Jagbir Singh, Rani Mansuri, Pravin Kumar Atul, Arun Sharma and Mahesh Kumar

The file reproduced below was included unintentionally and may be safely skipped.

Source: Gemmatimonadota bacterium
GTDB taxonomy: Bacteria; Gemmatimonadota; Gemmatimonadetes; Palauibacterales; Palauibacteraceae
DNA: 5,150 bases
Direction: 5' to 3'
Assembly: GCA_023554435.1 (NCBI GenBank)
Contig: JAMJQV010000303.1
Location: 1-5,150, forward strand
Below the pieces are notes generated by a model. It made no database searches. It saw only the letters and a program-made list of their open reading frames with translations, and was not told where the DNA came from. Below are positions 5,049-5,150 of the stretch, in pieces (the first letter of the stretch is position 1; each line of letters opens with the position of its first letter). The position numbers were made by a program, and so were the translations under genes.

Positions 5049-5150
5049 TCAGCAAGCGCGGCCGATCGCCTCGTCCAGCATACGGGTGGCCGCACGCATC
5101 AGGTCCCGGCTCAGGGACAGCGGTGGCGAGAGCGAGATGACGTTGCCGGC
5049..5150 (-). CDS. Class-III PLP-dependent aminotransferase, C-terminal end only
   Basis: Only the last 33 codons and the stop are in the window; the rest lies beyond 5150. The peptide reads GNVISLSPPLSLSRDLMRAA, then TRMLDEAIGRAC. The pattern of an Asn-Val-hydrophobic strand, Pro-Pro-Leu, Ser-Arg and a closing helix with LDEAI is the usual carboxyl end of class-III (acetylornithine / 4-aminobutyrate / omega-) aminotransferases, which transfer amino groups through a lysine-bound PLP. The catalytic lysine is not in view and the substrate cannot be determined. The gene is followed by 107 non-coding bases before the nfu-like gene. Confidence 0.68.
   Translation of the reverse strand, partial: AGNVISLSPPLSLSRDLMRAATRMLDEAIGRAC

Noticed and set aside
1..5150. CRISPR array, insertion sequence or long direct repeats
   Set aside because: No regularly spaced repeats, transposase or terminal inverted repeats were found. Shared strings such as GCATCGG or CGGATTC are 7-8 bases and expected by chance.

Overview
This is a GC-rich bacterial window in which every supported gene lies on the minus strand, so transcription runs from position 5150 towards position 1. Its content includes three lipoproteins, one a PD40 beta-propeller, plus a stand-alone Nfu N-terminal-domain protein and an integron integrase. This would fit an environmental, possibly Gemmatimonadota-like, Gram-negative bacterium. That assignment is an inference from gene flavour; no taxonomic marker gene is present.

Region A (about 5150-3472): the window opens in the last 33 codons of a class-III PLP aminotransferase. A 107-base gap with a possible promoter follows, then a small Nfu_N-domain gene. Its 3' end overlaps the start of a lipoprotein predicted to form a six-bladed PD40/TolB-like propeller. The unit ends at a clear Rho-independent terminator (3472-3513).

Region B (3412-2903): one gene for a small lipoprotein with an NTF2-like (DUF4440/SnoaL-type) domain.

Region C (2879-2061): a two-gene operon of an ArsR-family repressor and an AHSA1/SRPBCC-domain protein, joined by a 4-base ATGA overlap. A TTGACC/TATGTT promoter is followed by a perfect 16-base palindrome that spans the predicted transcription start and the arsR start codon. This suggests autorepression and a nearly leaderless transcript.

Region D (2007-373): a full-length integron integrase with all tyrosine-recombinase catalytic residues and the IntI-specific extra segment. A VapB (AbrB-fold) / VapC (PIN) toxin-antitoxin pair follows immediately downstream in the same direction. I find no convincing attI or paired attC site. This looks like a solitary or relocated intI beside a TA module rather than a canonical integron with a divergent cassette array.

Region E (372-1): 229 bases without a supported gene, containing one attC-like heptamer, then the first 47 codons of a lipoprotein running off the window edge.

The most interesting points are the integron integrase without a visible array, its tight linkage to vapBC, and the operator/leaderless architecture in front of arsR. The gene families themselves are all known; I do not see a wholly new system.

The growing resistance to current antimalarial drugs is a major concern for global public health, demands the novel essential regulatory pathway of plasmodium to be targeted for new potent antimalarial development. The biological processes that regulate both growth and gametocytogenesis of plasmodium still remain unknown. Identification and thorough understanding of such pathways is crucial to the development of a new generation of dual activity antimalarials that can inhibit both infection and transmission. There one pathway responsible for phosphatidylcholine (PC) a phospholipid biosynthesis in Bacteria, eukaryotes and plants through different routes, has also been elucidated in plasmodium. Plasmodium normally synthesizes PC for membrane development from choline through CDP-choline route but at infection stage in host it needs faster development of PC abundantly for membrane development from serine of the host blood through plant like serine-decarboxylase-phosphoethanolamine-methyltransferase (SDPM) alternate pathway absent in human host. Phosphoethanolamine methyltransferase (PMT) an enzyme crucial for catalyzing trimethylation, a rate limiting step to synthesize PC is a promising target for research on a novel class of antimalarials. In this review, we have emphasized development of PC biosynthesis through SDPM pathway and the significance of PC in Plasmodium to provide novel directions in which research might be most beneficial. We also focused on important perspectives and applicability of PMTs as therapeutic target for structure-based drug designing for PMT inhibitor discovery as antimalarials.
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